Surrounded by lush greenery
A successful design for a tropical garden is to create the sensation of being surrounded by plants and foliage with a rainforest canopy overhead, or an environment which is designed to simulate standing in one.
This space is soothing for outdoor entertaining with a calming black, green and silver palette. Simple wood and cane elements are present.
The Importance of Mulch
Having ample negative space is key for a tropical flower garden to flourish. Typically, this means mulched areas or those that are covered with cement or sand. Having grass may be possible in rare circumstances for the tropical garden.
To liven a space up with tropical colors, choose plants that come in vibrant shades. Some of the best choices for foliage are cordylines, heliconias, and crotons.
Select flowering plants such as ginger flowers to create an explosion of color show while introducing plant-life that will automatically change with the season. Group them together so
One of the most important factors in a tropical garden is density. Tropical plants grow and intertwine with one another, making it necessary to have all your tropical plants close together. In order to create a jungle-like feel, plant clumping or spreading greenery next to taller ones.
Scale and drama
A palm tree can, with the right height, make a striking addition to any tropical garden design. You should not have trouble finding dwarfed species of palms in you want to limit your garden space but still add an exotic flavor.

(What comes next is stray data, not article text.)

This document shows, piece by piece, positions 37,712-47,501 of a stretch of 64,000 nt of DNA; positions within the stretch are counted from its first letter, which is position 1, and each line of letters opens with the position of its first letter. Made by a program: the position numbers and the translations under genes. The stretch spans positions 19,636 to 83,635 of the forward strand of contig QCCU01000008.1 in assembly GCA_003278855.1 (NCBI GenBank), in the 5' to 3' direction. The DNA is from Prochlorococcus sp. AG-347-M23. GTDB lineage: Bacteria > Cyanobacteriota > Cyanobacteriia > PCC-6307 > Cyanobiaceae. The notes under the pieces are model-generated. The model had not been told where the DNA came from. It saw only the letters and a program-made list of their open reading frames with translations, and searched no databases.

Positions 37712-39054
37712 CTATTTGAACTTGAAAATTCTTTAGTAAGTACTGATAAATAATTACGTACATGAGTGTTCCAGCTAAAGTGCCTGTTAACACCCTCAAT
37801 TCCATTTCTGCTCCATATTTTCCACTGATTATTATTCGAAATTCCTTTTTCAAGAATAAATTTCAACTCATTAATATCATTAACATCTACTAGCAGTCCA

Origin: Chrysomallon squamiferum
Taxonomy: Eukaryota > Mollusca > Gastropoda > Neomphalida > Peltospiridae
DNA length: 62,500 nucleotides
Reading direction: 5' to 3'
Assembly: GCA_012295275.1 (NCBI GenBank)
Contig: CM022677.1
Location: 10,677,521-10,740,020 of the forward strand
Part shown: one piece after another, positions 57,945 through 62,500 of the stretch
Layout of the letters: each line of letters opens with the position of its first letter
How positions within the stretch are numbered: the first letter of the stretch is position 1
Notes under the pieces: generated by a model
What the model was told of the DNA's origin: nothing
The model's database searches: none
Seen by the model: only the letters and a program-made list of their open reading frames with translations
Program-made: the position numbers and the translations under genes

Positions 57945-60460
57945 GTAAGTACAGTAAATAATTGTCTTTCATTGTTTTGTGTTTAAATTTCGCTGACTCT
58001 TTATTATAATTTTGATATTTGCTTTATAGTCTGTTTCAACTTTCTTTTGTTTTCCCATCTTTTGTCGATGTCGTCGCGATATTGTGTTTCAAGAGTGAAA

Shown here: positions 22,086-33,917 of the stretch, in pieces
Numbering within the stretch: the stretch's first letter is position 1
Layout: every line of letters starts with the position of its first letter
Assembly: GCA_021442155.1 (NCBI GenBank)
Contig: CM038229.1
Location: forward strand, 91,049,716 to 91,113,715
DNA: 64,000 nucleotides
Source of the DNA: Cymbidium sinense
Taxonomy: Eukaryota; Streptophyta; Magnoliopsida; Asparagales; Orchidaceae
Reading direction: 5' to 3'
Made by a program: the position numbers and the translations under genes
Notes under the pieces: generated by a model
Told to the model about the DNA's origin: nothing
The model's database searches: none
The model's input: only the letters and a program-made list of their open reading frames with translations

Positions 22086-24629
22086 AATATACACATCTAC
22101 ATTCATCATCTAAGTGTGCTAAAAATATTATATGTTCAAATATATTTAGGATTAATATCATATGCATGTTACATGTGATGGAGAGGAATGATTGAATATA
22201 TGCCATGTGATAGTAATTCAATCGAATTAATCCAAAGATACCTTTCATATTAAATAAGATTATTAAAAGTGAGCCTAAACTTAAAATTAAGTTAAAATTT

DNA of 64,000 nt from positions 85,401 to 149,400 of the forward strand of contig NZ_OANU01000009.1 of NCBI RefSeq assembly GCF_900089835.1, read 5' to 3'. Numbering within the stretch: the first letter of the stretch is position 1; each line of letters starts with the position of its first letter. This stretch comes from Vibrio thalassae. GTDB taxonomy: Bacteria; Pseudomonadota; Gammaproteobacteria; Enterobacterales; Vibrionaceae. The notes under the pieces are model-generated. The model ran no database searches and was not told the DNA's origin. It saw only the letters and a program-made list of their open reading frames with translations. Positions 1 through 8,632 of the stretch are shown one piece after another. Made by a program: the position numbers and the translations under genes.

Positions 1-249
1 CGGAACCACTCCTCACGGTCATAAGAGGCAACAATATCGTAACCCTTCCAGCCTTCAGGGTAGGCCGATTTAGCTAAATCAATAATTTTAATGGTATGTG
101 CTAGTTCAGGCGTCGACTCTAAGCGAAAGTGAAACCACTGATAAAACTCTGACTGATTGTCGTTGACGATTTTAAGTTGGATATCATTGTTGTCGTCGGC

Keep Them Hydrated
To maintain the health and beauty of tropical flowers, keep a consistent supply of water flowing to the roots.
In their native soils, plants do not receive full saturation daily like they would in other climates. Therefore, it is critical that we simulate this humid environment when growing rare flowers indoors by keeping a steady flow on water coming to our plants’ roots
Tropical plants can be difficult to grow in a cold-climate, and many die just before they hit shoulder height. However, canna lilies are the perfect way to bring some height into your tropical garden-in just one summer.
When designing a tropical garden, keep in mind that informal elements are key. Avoid formal hedges or straight lines and use water as an element to help transform the space into one reminiscent of its native environment. Curved walkways, designed trees/shrubs should be added for interest and provide lots of visual stimulation.
Design With Vines
Climbing over fences and across trellises, vines add intrigue to tropical gardens. Technically all annual vines are of a tropical nature, but some grow more exotic than others.
A Tropical Tree
Planting a true tropical tree may be difficult in cold climates, for these trees must be left outdoors or moved indoors when frost threatens. Better yet, you can cultivate a shrub into the mystical shape of a child’s fantasy with careful pruning.
Tropical gardens have several elements that will produce a lush, tropical oasis. The best way to incorporate these elements is by using layers in your garden design. Some things to think about are tall trees like bamboos or palms as well as smaller plants like ground covers and understory plants.
Give your front garden a lush makeover with some luxuriant, colorful plants that are indigenous to warm climates like bromeliads, palms and plumerias.
The choice of décor you use in your garden will help set the tone. Go for bright, cheering textiles and a comfortable cedar or reed sun lounger to conjure up memories of relaxed beach vacations. Make an even more powerful statement with a luxury hotel-style seating area that says “garden.”
This garden provides a small-scale view of tropical plants with broad leaves, which creates contrast in this layout. Layering plants of different heights and sizes keeps the space here alive while white stepping stones inlaid throughout also add texture.